BACKGROUND AND PURPOSE - The purposes of this study were to describe features of children with intracerebral hemorrhage (ICH) and to determine predictors of short-term outcome in a single-center prospective cohort study.
METHODS - A single-center prospective consecutive cohort study was conducted of spontaneous ICH in children aged 1 to 18 years from January 2006 to June 2008. Exclusion criteria were inciting trauma; intracranial tumor; isolated epidural, subdural, intraventricular, or subarachnoid hemorrhage; hemorrhagic transformation of ischemic stroke; and cerebral sinovenous thrombosis. Hospitalization records were abstracted. Follow-up assessments included outcome scores using the Pediatric Stroke Outcome Measure and King's Outcome Scale for Childhood Head Injury. ICH volumes and total brain volumes were measured by manual tracing.
RESULTS - Twenty-two patients, median age 10.3 years (range, 4.2 to 16.6 years), had presenting symptoms of headache in 77%, focal deficits 50%, altered mental status 50%, and seizures 41%. Vascular malformations caused hemorrhage in 91%. Surgical treatment (hematoma evacuation, lesion embolization or excision) was performed during acute hospitalization in 50%. One patient died acutely. At a median follow-up of 3.5 months (range, 0.3 to 7.5 months), 71% of survivors had neurological deficits; 55% had clinically significant disability. Outcome based on Pediatric Stroke Outcome Measure and King's Outcome Scale for Childhood Head Injury scores was worse in patients with ICH volume >2% of total brain volume (P=0.023) and altered mental status at presentation (P=0.005).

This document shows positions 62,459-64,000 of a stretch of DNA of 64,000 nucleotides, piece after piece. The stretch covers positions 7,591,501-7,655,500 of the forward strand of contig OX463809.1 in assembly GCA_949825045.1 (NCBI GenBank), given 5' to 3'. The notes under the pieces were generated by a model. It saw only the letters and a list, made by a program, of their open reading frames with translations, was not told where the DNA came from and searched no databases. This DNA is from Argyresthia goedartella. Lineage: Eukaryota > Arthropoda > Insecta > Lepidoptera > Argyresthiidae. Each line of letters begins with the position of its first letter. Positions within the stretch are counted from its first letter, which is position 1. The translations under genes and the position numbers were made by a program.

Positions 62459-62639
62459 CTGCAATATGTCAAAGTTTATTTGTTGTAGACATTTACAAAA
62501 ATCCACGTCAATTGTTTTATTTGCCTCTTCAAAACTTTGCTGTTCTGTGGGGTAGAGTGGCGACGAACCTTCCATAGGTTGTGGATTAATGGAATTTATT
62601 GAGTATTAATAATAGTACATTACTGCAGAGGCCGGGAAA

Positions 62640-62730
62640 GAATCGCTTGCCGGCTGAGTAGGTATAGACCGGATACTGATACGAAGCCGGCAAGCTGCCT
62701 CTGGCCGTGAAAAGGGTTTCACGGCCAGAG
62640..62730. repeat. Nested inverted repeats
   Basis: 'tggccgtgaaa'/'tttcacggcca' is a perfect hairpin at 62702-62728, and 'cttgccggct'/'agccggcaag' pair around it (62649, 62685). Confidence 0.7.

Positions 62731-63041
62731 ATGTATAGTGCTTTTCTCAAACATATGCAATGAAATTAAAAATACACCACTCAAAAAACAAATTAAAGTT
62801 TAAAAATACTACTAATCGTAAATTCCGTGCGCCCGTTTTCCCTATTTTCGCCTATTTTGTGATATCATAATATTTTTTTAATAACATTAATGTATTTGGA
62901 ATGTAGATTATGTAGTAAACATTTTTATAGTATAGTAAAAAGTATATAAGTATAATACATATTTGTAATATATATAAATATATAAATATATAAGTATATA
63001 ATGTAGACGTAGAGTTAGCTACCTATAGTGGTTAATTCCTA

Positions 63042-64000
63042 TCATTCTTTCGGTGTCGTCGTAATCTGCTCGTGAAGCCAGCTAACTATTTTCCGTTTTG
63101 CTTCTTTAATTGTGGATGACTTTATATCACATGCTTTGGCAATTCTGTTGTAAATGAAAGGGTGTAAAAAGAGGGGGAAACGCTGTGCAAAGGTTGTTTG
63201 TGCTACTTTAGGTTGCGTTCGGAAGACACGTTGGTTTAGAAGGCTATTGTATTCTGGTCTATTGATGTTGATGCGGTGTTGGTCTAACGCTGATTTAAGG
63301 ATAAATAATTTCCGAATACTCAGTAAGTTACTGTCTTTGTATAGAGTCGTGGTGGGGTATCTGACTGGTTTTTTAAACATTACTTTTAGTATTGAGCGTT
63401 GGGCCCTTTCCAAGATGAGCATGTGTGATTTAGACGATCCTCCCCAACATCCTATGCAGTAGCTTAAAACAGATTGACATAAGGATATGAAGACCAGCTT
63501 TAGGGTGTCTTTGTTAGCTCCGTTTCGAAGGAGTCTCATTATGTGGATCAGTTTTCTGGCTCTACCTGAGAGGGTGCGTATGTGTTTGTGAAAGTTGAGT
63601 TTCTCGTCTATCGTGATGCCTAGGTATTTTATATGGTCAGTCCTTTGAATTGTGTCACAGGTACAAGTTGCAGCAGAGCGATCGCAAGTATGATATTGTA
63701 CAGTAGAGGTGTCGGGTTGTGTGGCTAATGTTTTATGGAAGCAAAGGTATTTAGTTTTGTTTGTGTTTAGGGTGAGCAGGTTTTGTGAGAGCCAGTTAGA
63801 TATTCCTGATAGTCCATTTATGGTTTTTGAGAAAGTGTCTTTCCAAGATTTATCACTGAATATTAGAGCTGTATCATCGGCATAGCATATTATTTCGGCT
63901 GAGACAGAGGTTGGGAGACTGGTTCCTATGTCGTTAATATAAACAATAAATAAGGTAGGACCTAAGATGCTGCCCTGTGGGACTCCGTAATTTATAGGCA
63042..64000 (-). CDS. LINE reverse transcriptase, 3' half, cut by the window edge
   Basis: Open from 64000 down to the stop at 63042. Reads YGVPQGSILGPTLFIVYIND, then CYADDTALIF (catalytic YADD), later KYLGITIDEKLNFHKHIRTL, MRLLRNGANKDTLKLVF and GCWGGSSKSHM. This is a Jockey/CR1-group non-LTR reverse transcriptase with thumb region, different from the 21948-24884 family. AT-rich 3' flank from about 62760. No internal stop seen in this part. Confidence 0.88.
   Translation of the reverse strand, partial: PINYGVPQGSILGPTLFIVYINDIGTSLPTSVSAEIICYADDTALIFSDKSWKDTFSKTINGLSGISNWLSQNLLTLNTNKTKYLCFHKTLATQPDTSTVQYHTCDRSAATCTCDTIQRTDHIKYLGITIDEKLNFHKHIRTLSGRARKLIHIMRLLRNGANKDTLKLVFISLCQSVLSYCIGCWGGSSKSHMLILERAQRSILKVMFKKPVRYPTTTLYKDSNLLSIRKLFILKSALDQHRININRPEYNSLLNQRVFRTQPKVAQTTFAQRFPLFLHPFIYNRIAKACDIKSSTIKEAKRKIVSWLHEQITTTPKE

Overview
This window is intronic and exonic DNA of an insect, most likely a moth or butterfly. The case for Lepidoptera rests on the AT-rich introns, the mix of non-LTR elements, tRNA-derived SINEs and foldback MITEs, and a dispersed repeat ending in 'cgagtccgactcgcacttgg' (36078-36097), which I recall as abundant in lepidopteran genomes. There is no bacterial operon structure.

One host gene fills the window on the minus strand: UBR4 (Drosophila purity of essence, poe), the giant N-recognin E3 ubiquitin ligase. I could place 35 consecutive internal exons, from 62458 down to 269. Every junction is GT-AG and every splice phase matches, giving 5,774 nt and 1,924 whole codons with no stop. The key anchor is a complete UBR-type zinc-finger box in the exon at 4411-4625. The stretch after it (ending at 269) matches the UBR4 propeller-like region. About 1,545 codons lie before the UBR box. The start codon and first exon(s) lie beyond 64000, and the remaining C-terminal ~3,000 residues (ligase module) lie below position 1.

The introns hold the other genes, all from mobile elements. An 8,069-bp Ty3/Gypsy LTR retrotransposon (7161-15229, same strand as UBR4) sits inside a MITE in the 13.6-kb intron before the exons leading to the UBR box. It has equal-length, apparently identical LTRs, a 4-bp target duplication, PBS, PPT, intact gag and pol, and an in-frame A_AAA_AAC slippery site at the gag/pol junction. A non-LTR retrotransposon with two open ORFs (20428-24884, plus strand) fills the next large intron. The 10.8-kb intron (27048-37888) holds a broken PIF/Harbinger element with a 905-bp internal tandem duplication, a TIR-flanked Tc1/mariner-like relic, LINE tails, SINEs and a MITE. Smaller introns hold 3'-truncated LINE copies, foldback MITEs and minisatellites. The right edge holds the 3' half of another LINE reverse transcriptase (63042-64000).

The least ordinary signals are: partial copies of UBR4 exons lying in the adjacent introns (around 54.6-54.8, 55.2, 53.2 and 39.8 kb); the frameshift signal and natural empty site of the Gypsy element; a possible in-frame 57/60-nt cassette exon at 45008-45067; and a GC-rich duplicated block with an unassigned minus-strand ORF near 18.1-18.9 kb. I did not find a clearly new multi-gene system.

CONCLUSIONS - Spontaneous childhood ICH was due mostly to vascular malformations. Acute surgical intervention was commonly performed. Although death was rare, 71% of survivors had persisting neurological deficits. Larger ICH volume and altered mental status predicted clinically significant disability.